The White Pines, Lakeshore and Grand Haven High School teams will compete in the regional competition at Grand Valley State University on Saturday, March 18.
After missing out on the national level last year, the high school team is beginning the competitive season with a renewed determination.
“We want to end that streak before it starts,” said sophomore Nolan Ruble about the GHHS team not advancing to nationals.
Ruble, 16, has been working on events such as Forensics, Hovercraft, Electric Vehicle, Robot Arm and Helicopters.
To prepare this year, the team competed for the first time in an invitational at West Ottawa High School on Feb. 4, and they also participated in the annual Blue and Gold Scrimmage. GHHS head coach Mike Reed said the invitational served as a means to motivate the team and get them to study earlier and dig deeper into the information.
“They all seemed to enjoy the experience,” Reed said.
Last year, Ruble and fellow GHHS sophomore Matthew Marcus were on the Lakeshore Middle School team. Marcus said it’s been an adjustment to move up to the high school team, where he’s focusing on events such as Astronomy, Disease Detectives, Ecology and Write It Do It.
Ruble said last month’s invitational was a “wake-up call” for some students about making sure they’re prepared.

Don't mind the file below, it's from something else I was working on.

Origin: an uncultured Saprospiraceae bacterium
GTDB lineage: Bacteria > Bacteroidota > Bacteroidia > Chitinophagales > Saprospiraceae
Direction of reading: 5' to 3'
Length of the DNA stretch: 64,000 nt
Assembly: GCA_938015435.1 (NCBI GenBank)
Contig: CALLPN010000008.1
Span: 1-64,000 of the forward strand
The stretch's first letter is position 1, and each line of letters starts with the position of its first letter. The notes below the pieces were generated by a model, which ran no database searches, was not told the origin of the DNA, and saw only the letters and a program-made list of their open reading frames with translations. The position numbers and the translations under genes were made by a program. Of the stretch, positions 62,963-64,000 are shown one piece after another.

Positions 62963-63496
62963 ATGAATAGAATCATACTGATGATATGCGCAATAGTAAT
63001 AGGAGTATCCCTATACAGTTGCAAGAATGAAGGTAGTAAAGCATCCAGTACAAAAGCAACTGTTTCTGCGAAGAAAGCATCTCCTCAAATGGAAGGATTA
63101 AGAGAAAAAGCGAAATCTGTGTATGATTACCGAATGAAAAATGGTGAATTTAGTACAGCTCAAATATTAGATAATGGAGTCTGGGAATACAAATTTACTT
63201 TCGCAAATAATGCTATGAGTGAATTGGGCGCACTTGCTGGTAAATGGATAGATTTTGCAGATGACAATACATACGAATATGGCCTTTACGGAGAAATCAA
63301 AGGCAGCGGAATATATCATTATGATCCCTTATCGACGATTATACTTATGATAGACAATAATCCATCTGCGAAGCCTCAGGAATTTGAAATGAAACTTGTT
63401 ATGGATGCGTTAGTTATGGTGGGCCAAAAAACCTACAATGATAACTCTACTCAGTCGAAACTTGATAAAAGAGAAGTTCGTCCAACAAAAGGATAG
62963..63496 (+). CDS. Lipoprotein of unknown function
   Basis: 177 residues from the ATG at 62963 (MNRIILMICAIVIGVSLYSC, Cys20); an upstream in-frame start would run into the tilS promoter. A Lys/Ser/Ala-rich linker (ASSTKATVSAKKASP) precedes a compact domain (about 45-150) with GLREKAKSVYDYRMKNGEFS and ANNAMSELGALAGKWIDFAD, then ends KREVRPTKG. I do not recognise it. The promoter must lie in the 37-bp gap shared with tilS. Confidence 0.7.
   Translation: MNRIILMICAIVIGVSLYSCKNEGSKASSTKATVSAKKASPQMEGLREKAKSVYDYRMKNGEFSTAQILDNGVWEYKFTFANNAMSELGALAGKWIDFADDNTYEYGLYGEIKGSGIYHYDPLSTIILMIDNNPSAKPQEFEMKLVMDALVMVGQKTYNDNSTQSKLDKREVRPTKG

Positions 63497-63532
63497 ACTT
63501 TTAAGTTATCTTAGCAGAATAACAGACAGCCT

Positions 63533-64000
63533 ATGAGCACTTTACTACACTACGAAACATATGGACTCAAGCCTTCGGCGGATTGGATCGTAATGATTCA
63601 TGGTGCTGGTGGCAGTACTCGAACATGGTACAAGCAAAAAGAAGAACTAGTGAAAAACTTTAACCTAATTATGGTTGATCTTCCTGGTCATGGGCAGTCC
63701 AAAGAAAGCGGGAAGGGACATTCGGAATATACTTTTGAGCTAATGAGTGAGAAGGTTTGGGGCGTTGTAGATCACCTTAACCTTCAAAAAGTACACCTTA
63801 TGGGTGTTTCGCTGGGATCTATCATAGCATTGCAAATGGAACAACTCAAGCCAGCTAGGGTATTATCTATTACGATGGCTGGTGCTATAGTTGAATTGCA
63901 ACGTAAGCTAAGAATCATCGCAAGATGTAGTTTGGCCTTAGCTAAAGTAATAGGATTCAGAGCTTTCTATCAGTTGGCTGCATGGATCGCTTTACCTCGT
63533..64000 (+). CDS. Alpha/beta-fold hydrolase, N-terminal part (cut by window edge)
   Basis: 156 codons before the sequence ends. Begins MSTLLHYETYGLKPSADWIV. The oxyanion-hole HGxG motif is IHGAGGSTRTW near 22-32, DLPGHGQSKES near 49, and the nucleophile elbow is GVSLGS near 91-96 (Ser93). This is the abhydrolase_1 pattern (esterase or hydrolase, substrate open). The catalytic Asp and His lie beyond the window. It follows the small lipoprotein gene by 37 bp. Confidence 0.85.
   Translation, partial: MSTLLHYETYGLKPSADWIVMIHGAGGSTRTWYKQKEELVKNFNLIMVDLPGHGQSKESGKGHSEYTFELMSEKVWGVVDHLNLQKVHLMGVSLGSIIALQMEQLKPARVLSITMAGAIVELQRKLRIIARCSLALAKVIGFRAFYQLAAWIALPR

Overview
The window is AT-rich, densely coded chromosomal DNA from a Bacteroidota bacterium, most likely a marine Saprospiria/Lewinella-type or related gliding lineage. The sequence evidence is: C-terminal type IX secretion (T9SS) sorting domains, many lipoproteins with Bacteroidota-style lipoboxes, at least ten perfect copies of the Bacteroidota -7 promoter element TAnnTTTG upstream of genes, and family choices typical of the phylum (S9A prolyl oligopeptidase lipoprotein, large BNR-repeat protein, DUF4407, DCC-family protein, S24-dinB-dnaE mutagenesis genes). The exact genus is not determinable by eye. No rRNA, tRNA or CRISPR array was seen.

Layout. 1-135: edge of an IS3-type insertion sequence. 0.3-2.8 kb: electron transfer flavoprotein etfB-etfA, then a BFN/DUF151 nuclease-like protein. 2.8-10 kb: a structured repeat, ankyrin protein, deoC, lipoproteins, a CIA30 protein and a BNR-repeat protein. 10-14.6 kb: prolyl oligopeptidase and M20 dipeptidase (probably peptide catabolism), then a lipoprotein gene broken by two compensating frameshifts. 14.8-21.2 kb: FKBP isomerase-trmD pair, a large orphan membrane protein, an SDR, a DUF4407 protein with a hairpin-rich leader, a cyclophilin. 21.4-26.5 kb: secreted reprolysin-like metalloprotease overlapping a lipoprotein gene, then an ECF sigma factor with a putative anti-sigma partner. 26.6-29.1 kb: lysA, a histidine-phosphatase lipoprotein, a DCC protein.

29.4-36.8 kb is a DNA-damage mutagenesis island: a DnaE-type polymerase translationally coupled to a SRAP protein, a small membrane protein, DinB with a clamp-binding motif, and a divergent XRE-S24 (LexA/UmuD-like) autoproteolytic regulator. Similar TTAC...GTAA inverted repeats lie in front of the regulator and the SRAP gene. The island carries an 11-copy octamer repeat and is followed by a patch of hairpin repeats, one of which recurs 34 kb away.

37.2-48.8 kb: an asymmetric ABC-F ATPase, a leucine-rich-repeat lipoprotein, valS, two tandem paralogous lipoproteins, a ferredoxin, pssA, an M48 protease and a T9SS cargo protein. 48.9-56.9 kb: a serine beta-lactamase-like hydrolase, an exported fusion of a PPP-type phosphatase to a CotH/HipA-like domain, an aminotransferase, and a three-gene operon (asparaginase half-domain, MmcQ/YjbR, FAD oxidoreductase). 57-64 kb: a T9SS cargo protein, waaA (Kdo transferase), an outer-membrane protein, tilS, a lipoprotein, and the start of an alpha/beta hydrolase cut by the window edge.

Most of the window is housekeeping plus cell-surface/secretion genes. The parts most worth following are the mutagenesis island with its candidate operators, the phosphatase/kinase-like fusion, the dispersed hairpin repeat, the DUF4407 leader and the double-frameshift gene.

“You have to take these into your own hands to get ready,” Marcus added.
Although sixth-grader Savannah Dean is a bit nervous about Saturday’s competition, the White Pines team member said she’s also looking forward to the opportunity. After competing in Crime Busters and Right Stuff, Dean said she hopes she can walk on stage, accept a medal with a huge smile and show everyone how passionate she is about Science Olympiad.
White Pines head coach Rhonda Bird said events are running smoothly ahead of the regional competition, and she anticipates a good outcome on Saturday.
“The kids are very dedicated,” she said.
Although Tom Yonan isn’t competing Saturday, the eighth-grader said he’s looking forward to cheering on his Lakeshore teammates. He said this is the first year he has participated in an event that requires building. Yonan said he thinks those types of events are more challenging than the test-oriented events because there’s a chance something could happen to the project halfway through the competition.
Lakeshore head coach Nate Mihalek said he feels as though the ninth-graders on his team have matured and stepped up into the leadership role.
Mihalek said he enjoys seeing how student involvement in Science Olympiad influences and shapes students’ futures as they consider careers related to what they learn in the competitive activity.
“Every year, I’m always so excited to see students involved in the areas of science and engineering, and then to hear their newfound love in those areas,” he said.